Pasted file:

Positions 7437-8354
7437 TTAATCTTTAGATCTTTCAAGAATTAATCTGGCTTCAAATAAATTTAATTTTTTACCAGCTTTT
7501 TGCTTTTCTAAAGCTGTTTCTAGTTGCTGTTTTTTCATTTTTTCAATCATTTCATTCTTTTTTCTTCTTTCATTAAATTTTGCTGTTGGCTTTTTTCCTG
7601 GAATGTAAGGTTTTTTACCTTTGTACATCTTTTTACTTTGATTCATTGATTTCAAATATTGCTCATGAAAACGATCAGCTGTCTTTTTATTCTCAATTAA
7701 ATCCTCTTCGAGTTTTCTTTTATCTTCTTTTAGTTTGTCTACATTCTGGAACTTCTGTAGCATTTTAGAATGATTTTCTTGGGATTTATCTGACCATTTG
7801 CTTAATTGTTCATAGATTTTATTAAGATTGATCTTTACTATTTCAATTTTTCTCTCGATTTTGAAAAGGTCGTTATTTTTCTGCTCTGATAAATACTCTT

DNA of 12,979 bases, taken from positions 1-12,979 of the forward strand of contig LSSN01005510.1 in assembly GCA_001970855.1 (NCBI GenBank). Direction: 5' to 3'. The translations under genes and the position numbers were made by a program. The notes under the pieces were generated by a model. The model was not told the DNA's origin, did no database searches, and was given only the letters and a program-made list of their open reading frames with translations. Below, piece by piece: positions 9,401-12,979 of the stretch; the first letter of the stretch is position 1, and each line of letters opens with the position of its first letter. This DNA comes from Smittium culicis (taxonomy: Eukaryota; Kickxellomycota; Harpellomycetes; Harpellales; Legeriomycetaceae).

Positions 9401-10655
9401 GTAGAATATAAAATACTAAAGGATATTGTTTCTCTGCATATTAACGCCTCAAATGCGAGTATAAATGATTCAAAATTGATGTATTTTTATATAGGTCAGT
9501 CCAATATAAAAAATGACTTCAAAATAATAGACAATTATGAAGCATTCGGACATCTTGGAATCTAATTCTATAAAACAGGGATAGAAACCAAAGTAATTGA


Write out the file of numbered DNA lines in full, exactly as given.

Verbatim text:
Positions 7437-8354
7437 TTAATCTTTAGATCTTTCAAGAATTAATCTGGCTTCAAATAAATTTAATTTTTTACCAGCTTTT
7501 TGCTTTTCTAAAGCTGTTTCTAGTTGCTGTTTTTTCATTTTTTCAATCATTTCATTCTTTTTTCTTCTTTCATTAAATTTTGCTGTTGGCTTTTTTCCTG
7601 GAATGTAAGGTTTTTTACCTTTGTACATCTTTTTACTTTGATTCATTGATTTCAAATATTGCTCATGAAAACGATCAGCTGTCTTTTTATTCTCAATTAA
7701 ATCCTCTTCGAGTTTTCTTTTATCTTCTTTTAGTTTGTCTACATTCTGGAACTTCTGTAGCATTTTAGAATGATTTTCTTGGGATTTATCTGACCATTTG
7801 CTTAATTGTTCATAGATTTTATTAAGATTGATCTTTACTATTTCAATTTTTCTCTCGATTTTGAAAAGGTCGTTATTTTTCTGCTCTGATAAATACTCTT

DNA of 12,979 bases, taken from positions 1-12,979 of the forward strand of contig LSSN01005510.1 in assembly GCA_001970855.1 (NCBI GenBank). Direction: 5' to 3'. The translations under genes and the position numbers were made by a program. The notes under the pieces were generated by a model. The model was not told the DNA's origin, did no database searches, and was given only the letters and a program-made list of their open reading frames with translations. Below, piece by piece: positions 9,401-12,979 of the stretch; the first letter of the stretch is position 1, and each line of letters opens with the position of its first letter. This DNA comes from Smittium culicis (taxonomy: Eukaryota; Kickxellomycota; Harpellomycetes; Harpellales; Legeriomycetaceae).

Positions 9401-10655
9401 GTAGAATATAAAATACTAAAGGATATTGTTTCTCTGCATATTAACGCCTCAAATGCGAGTATAAATGATTCAAAATTGATGTATTTTTATATAGGTCAGT
9501 CCAATATAAAAAATGACTTCAAAATAATAGACAATTATGAAGCATTCGGACATCTTGGAATCTAATTCTATAAAACAGGGATAGAAACCAAAGTAATTGA